I love seeing the different ideas people have for their books. Last year I featured Clar Ni Chonghaile’s book Rain Falls On Everyone and loved the gritty realism of Dublin. This time she takes us to the Central African Republic with Elodie, a naive psychologist who has grand ideas about what her impact can be in a place so unknown to her. It’s a tightyl strung, powerful book. Through the teenage character of Aristide we see the tragedies of civil war first-hand, while through the weathered eyes of PJ we see the disillusionment that comes with many years of aid work.The characters are really what brought this book alive for me.
There are also a lot of big issues that Clar is not afraid to address head on. The white saviour myth, the difficult questions about aid money and where and how it is spent. Through voicing opinions through her characters, she’s able to portray a tangled picture with no easy solution, even if she does ultimately offer us a slice of hope, trusting that some people’s good intentions can and do make a difference.
Clar reporting by the Ubangi River in Bangui, in Central African Republic, 2016
I wanted to find out how she drew her characters so deftly, how she managed to write her darker scenes and why this book is especially important to her. Read on to find out more.
You say in the acknowledgments that this book is especially important to you. Why is that?
My 16-year-old daughter was talking the other day about star signs and how bizarrely accurate they can be in terms of describing a person’s character. It’s all about your sun sign, your moon sign, and your rising sign and all three work together to reflect your unique personality. I feel that books too are born under a confluence of determining elements that combine to create something unique to that moment, and to you as the author in that moment. No Good Deed, my fourth novel, was born out of a very particular set of circumstances and that is why it is special to me.
I started writing it just before lockdown began here in the UK in 2020. After publishing my third novel, The Reckoning, in 2018, I’d pitched a few ideas to my publisher but nothing seemed to stick. I’d started a few stories but after an initial burst of enthusiasm, the muse would scurry off to hide in the Woods of Indecision and Doubt. I think part of the problem was that I was trying to write a book that would please others, or (shudder!) the market, but when I finally realised that I wanted to write a story set in Central African Republic, the words started to flow.
A street scene in Bangui, Central African Republic, 2016
I knew it was a risk – it’s hardly what we journalists call a sexy dateline! But I also knew that the story I wanted to write was set deep in the forests of that neglected country. And so I ploughed on, burying myself in my work to escape the terror of a world turned on its head where the very air we breathed seemed to be toxic. I eventually got an agent – my first – with this book but then she was unable to find a home for it despite her best efforts and some very encouraging words from publishing houses. And so I decided to take another leap of faith and self-publish. I would never have done so if my agent and her staff had not believed in the story, but I thought, why not?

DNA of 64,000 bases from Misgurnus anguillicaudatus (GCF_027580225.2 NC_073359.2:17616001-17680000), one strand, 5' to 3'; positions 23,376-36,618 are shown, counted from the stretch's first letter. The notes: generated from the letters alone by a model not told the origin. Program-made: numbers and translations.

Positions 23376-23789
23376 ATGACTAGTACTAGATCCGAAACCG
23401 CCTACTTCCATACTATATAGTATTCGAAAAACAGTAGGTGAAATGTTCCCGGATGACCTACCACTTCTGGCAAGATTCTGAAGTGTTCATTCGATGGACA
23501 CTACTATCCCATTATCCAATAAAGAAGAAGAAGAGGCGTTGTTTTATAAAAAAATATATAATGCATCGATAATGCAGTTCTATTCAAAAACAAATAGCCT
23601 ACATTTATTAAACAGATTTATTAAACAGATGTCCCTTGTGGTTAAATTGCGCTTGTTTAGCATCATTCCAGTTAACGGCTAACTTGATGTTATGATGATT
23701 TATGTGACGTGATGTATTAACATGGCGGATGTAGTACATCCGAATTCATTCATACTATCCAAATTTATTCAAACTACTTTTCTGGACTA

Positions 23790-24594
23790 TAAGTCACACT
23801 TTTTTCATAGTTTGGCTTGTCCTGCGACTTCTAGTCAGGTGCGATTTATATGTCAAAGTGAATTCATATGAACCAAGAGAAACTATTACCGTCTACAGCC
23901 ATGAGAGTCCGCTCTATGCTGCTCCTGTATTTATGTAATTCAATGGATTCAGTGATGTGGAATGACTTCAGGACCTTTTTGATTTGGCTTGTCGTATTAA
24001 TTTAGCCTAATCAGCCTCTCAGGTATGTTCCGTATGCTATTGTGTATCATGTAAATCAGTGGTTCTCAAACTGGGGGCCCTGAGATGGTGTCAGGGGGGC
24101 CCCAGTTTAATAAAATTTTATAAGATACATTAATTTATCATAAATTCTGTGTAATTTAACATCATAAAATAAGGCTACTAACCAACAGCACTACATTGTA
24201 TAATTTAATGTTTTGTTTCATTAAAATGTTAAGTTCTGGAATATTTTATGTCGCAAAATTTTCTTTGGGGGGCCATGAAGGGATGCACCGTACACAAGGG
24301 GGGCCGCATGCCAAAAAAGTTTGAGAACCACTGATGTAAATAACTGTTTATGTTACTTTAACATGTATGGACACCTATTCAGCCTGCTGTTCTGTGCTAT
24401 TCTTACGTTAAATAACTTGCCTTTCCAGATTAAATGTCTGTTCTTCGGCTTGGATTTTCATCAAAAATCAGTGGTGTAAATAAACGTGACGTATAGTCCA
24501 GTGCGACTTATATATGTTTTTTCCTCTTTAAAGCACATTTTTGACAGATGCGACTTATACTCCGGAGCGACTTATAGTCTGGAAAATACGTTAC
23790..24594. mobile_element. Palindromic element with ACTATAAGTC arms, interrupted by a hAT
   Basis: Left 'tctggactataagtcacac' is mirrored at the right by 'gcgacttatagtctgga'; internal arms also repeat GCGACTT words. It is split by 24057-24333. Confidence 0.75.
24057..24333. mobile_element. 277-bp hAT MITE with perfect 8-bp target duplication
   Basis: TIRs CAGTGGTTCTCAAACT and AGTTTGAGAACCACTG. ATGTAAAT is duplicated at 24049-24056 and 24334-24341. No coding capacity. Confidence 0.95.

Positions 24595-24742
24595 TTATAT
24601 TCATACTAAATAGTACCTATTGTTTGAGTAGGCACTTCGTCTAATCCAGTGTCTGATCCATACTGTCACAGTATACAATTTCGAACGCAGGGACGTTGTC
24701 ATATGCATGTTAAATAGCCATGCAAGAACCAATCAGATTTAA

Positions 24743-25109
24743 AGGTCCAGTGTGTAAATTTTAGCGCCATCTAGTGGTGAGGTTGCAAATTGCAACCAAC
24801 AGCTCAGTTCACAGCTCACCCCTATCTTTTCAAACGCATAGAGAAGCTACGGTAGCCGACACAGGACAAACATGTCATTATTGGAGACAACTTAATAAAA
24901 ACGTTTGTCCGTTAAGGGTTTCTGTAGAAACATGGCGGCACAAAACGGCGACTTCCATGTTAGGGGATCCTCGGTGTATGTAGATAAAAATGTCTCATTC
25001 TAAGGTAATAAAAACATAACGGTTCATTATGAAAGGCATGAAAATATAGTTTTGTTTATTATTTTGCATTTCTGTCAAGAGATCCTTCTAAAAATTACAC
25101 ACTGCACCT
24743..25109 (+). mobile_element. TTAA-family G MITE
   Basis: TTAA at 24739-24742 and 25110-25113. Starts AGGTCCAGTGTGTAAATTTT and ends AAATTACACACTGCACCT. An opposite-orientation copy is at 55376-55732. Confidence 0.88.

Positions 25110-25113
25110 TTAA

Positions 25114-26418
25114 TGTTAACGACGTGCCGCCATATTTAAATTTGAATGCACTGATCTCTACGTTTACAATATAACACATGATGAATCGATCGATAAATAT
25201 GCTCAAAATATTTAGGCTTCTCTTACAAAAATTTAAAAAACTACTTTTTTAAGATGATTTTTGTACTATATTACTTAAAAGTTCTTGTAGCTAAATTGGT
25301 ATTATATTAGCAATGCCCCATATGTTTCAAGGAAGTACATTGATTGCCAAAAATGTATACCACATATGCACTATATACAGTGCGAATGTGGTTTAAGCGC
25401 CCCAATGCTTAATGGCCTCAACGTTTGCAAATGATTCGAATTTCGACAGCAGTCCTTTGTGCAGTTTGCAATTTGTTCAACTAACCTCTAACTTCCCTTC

There are other reasons too. My 11-year-old niece died suddenly in April 2022 when I was finishing the revisions requested by my agent ahead of a round of submissions. It is hard to convey how devastating her loss was to our family. None of us will ever be the same – and nor is the world. It is both a paler and darker place; a place where the ground no longer seems as solid as we once believed. The woman who finished writing No Good Deed was a completely different woman to the one who started writing about Aristide way back in 2020. I dedicated the book to Eimear and to a dear friend who died in 2020 after a short and sudden illness. It’s all as nothing in the face of such tragedy but it’s all I could do as a writer.
The characters in this book are fabulous. So nuanced and different. You write from the point of view of a young boy from Central Africa and a young white woman from the UK. How did you go about writing and researching these two such different characters?
I travelled to Central African Republic in 2016 on a reporting trip for The Guardian and I was deeply moved by the children and teenagers I met. What I learned during that trip informed the tale I tell in No Good Deed and I would like to pay tribute to all the people who told me their stories and shared their wisdom to help me understand what was going on.
A school Clar visited near Bossangoa in Central African Republic
I met child soldiers in a school in Bossangoa, young boys like Aristide who had fought in the bush; boys who, like him, had been given pieces of wood studded with nails and told to finish off the enemy; teenagers who had taken drugs to be able to do what they did and who lost part of their souls. I met quietly spoken girls who had been raped and kicked out by their families. The memory of one 12-year-old girl haunted me: as she told me how she was raped by a rebel fighter when she was just 10, her little feet swung back and forth. She was sitting on a wooden bench and was too small to reach the floor. She was the same age as my eldest daughter at the time. I did hours of interviews and all of that informed my portrait of Aristide and the other child soldiers.
I also lived for around ten years in Africa, covering civil wars in Ivory Coast and Liberia and then later moving to Kenya where I was privileged to travel to Rwanda, Burundi, Somalia and Ethiopia among other places. Along the way, I’ve met a fair few mercenaries and aid workers and I used this experience when writing No Good Deed. But ultimately, this is a work of fiction.